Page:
There are different ways to install Borg:
- Distribution Package - easy and fast if a package is available from your distribution.
- Standalone Binary - easy and fast, we provide a ready-to-use binary file that comes bundled with all dependencies.
- From Source, either:
Some distributions might offer a ready-to-use
package which can be installed with the package manager. As Borg is
still a young project, such a package might be not available for your system
|OS X||Brew cask||
|Ubuntu||Xenial 16.04, Wily 15.10 (backport PPA)||
|Ubuntu||Vivid 15.04 (backport PPA)||
|Ubuntu||Trusty 14.04 (backport PPA)||
Please ask package maintainers to build a package or, if you can package / submit it yourself, please help us with that! See #105 on github to followup on packaging efforts.
If a package is available, it might be interesting to check its version and compare that to our latest release and review the Changelog.
- Linux: glibc >= 2.13 (ok for most supported Linux releases)
- Mac OS X: 10.10 (unknown whether it works for older releases)
- FreeBSD: 10.2 (unknown whether it works for older releases)
To install such a binary, just drop it into a directory in your
make borg readable and executable for its users and then you can run
sudo cp borg-linux64 /usr/local/bin/borg sudo chown root:root /usr/local/bin/borg sudo chmod 755 /usr/local/bin/borg
Note that the binary uses /tmp to unpack Borg with all dependencies. It will fail if /tmp has not enough free space or is mounted with the
noexec option. You can change the temporary directory by setting the
TEMP environment variable before running Borg.
If a new version is released, you will have to manually download it and replace the old version using the same steps as shown above.
To install Borg from a source package (including pip), you have to install the following dependencies first:
- Python 3 >= 3.2.2. Even though Python 3 is not the default Python version on most systems, it is usually available as an optional install.
- OpenSSL >= 1.0.0
- libacl (that pulls in libattr also)
- some Python dependencies, pip will automatically install them for you
- optionally, the llfuse Python package is required if you wish to mount an archive as a FUSE filesystem. FUSE >= 2.8.0 is required for llfuse.
In the following, the steps needed to install the dependencies are listed for a selection of platforms. If your distribution is not covered by these instructions, try to use your package manager to install the dependencies. On FreeBSD, you may need to get a recent enough OpenSSL version from FreeBSD ports.
After you have installed the dependencies, you can proceed with steps outlined under Using pip.
Debian / Ubuntu¶
Install the dependencies with development headers:
sudo apt-get install python3 python3-dev python3-pip python-virtualenv \ libssl-dev openssl \ libacl1-dev libacl1 \ liblz4-dev liblz4-1 \ build-essential sudo apt-get install libfuse-dev fuse pkg-config # optional, for FUSE support
In case you get complaints about permission denied on
Ubuntu this means your user is not in the
fuse group. Add yourself to that
group, log out and log in again.
Fedora / Korora¶
Install the dependencies with development headers:
sudo dnf install python3 python3-devel python3-pip python3-virtualenv sudo dnf install openssl-devel openssl sudo dnf install libacl-devel libacl sudo dnf install lz4-devel sudo dnf install gcc gcc-c++ sudo dnf install fuse-devel fuse pkgconfig # optional, for FUSE support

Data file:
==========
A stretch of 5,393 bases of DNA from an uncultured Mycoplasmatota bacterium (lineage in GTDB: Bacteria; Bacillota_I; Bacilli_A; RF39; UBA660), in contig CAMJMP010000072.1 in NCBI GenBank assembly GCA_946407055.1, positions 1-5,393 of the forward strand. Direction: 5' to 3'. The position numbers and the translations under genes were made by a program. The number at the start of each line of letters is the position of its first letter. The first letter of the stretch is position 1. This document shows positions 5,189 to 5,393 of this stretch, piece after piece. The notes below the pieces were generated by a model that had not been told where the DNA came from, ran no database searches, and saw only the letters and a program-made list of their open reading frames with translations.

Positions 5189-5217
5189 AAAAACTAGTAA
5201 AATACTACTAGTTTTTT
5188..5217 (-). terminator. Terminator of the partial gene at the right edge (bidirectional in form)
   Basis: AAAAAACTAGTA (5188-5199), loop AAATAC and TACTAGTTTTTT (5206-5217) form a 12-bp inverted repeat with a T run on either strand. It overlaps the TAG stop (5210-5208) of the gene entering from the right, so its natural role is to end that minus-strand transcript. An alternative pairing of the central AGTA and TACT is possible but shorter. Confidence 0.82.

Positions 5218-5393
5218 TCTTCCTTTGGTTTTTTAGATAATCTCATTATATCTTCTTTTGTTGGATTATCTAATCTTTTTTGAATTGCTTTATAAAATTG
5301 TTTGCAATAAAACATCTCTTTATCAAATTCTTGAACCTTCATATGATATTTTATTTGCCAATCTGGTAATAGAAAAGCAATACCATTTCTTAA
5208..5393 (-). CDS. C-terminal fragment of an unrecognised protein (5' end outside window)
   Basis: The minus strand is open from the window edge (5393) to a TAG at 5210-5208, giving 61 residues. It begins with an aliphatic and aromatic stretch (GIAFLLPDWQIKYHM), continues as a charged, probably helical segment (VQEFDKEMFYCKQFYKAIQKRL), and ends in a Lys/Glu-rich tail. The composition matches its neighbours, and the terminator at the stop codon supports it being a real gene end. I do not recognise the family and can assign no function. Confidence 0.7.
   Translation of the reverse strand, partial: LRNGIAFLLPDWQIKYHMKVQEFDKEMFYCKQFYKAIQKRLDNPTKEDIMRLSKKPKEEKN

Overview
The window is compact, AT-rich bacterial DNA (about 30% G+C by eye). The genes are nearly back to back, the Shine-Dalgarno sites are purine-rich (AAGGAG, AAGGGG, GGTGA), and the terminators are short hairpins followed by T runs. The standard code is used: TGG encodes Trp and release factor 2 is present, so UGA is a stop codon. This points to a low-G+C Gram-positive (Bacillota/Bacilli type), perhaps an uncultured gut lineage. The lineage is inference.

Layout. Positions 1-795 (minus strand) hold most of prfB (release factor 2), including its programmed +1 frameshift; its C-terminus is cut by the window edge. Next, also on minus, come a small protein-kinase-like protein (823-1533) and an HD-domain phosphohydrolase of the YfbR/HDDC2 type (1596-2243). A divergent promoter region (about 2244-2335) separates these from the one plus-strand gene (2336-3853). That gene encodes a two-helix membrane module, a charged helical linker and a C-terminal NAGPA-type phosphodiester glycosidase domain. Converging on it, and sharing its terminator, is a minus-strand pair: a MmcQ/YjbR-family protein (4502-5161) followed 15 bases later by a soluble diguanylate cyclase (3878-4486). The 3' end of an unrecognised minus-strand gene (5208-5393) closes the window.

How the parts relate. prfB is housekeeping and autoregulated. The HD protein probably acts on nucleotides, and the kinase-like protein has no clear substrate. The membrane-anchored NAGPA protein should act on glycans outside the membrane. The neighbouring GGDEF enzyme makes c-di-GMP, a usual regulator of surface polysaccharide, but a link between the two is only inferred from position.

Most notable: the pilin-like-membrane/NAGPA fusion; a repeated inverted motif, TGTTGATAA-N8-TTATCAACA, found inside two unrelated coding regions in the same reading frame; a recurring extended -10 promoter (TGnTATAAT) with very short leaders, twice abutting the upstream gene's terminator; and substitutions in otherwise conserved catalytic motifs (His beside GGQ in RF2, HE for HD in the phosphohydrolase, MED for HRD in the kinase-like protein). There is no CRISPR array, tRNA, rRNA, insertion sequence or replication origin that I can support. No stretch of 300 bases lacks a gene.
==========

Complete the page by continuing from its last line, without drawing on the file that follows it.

Mac OS X¶
Assuming you have installed homebrew, the following steps will install all the dependencies:
brew install python3 lz4 openssl pip3 install virtualenv
For FUSE support to mount the backup archives, you need at least version 3.0 of FUSE for OS X, which is available as a pre-release.
Running under Cygwin is experimental and has only been tested with Cygwin (x86-64) v2.1.0.
Use the Cygwin installer to install the dependencies:
python3 python3-setuptools python3-cython # not needed for releases binutils gcc-core libopenssl openssl-devel liblz4_1 liblz4-devel # from cygwinports.org git make openssh
You can then install
easy_install-3.4 pip pip install virtualenv
In case the creation of the virtual environment fails, try deleting this file:
Virtualenv can be used to build and install Borg without affecting the system Python or requiring root access. Using a virtual environment is optional, but recommended except for the most simple use cases.
If you install into a virtual environment, you need to activate it
source borg-env/bin/activate), before running
borg-env/bin/borg into some directory that is in
PATH so you can just run
This will use
pip to install the latest release from PyPi:
virtualenv --python=python3 borg-env source borg-env/bin/activate # install Borg + Python dependencies into virtualenv pip install 'llfuse<0.41' # optional, for FUSE support # 0.41 and 0.41.1 have unicode issues at install time pip install borgbackup
To upgrade Borg to a new version later, run the following after activating your virtual environment:
pip install -U borgbackup
This uses latest, unreleased development code from git. While we try not to break master, there are no guarantees on anything.
# get borg from github git clone https://github.com/borgbackup/borg.git virtualenv --python=python3 borg-env source borg-env/bin/activate # always before using! # install borg + dependencies into virtualenv pip install sphinx # optional, to build the docs pip install 'llfuse<0.41' # optional, for FUSE support # 0.41 and 0.41.1 have unicode issues at install time cd borg pip install -r requirements.d/development.txt pip install -e . # in-place editable mode # optional: run all the tests, on all supported Python versions # requires fakeroot, available through your package manager fakeroot -u tox
As a developer or power user, you always want to use a virtual environment.